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Miles Davis - Filles De Kilimanjaro CD (album) cover

FILLES DE KILIMANJARO

Miles Davis

 

Jazz Rock/Fusion

3.93 | 85 ratings

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Sean Trane
Special Collaborator
Prog Folk
4 stars Throughout most of the 60's Miles' career was mainly axec to waeds his quintet, which develop a wad of albums, most of them not having a link with this site and I must say most fairly boring (IMHO). As the 60's grew, counter-culture and the opening of of most music styles to electricity was happening (even Folk had done so, some calling Dylan of Judas), jazz was resisting the electric movement and the jazz purists were no less fervent acoustic people than the folk purists, being careful and even preventing their syle from digression. When the first electric notes did appear, it came from the man with the horn himself, so the acoustic Ayatollahs couldn't do much about it. Actually it wasn't Miles himself that went electric, but one of the man in his band, Herbie Hancock, but it was at Miles' wish, since it is the Black Magus himself that bought the electric piano and offered it to HH. HH himself wasn't exactly sure himself whether he really wanted to try it out (privately I'm sure he relished, but publically, would he not face the Judas threats), but a job in Miles' band was definitely To be truthful, Miles was not alone claiming the electric judas label as the much more Obscure Charles Lloyd was definitely making open calls to young white audiences himself.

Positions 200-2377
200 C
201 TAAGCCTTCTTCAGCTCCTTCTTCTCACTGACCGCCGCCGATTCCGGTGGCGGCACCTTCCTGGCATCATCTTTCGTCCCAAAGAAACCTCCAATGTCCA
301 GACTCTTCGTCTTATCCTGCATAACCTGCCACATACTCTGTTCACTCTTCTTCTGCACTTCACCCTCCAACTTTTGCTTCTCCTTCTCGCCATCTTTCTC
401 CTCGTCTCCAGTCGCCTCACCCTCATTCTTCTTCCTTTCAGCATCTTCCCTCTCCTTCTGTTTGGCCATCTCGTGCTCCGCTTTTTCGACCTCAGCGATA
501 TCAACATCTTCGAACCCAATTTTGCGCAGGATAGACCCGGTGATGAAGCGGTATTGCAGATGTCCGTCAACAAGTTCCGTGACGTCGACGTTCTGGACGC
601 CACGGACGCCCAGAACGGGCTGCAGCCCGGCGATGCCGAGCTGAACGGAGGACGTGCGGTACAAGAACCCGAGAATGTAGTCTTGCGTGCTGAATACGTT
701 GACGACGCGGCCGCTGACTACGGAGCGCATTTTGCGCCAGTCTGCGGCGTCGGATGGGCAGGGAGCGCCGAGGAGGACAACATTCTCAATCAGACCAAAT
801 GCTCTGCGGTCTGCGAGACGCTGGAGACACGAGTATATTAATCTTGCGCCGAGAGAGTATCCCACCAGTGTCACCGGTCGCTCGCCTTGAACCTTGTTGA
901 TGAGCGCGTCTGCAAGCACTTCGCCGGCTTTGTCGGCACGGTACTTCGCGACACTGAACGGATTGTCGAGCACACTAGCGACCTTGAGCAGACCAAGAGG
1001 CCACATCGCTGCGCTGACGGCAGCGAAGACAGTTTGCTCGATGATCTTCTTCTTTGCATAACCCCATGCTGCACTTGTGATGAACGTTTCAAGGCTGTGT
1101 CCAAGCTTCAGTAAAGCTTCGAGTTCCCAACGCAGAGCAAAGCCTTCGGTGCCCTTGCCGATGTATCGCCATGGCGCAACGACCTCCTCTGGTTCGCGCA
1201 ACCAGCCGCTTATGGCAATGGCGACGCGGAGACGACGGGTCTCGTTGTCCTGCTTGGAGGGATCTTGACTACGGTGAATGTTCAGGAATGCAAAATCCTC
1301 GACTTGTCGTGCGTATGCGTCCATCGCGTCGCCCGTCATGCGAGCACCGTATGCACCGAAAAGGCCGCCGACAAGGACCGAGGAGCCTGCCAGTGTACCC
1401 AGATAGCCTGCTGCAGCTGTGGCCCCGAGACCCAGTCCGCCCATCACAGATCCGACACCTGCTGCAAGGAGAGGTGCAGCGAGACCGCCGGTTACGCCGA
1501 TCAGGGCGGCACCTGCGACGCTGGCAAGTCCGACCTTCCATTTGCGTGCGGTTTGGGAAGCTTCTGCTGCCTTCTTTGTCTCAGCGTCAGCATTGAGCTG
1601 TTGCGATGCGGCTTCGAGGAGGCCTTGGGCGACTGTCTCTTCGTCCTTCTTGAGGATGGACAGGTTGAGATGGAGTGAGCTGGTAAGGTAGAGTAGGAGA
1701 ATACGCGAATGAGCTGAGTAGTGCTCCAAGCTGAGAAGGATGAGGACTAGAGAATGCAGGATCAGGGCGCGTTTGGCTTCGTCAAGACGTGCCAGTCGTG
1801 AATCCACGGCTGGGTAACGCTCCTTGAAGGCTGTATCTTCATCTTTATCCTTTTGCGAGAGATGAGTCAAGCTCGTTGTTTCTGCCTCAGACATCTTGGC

So, FDK is the first Davis' 60's quintet album where electricity appears and it appears under the electric piano form played by both Herbie and Chick Corea (not together, but alternatively) AND the electric bass, played only by Ron Carter (present when HH was), but not Dave Holland (present when CC was there). Trusting the French to adopt this new direction much more than the Anglo-Saxon world, Miles named the full album with French names. This trust and his general love of France was quite evident from his collabs (with Louis Malle's Ascensceur Pour L'Echaffaud) , but the amount of time he spent in France and now his girlfriend, Mrs. Maubry. It was also a time where the quintet was nearing it end as there are two version on this album: HH,RC & CC,DH. FDK is also an exceptional album for the times as it clocks at one hour (at least in its Cd version)

Starting on the shorter but energetic Frelon Brun (Brown wasp/hornet), where the group is charged up and ready to roll, CC not being as prominent azs HH except in the short solo at the end of the track. HH makes his piano heard right from the start of the much slower Tout de Suite (right now) but we remain in standard jazz territory. Adventurously-speaking, the title track (with HH) runs away with the gold medal on the flipside, while Mlle Maubry (Miles' muse of the moment) remains all too standard with CC on keys.

In short, we can say the two whiter dudes do not dare the afventures as hard as the two darker dudes, but where still way to far away I from a genre meddling and well too entrenched in the straight jazz realm to be calling this albums "prog". It's just slightly electrified jazz. One of the more interesting albums from Davis' 60's quintet, but not essential in terms of the scope of thios site.

Sean Trane | 4/5 |

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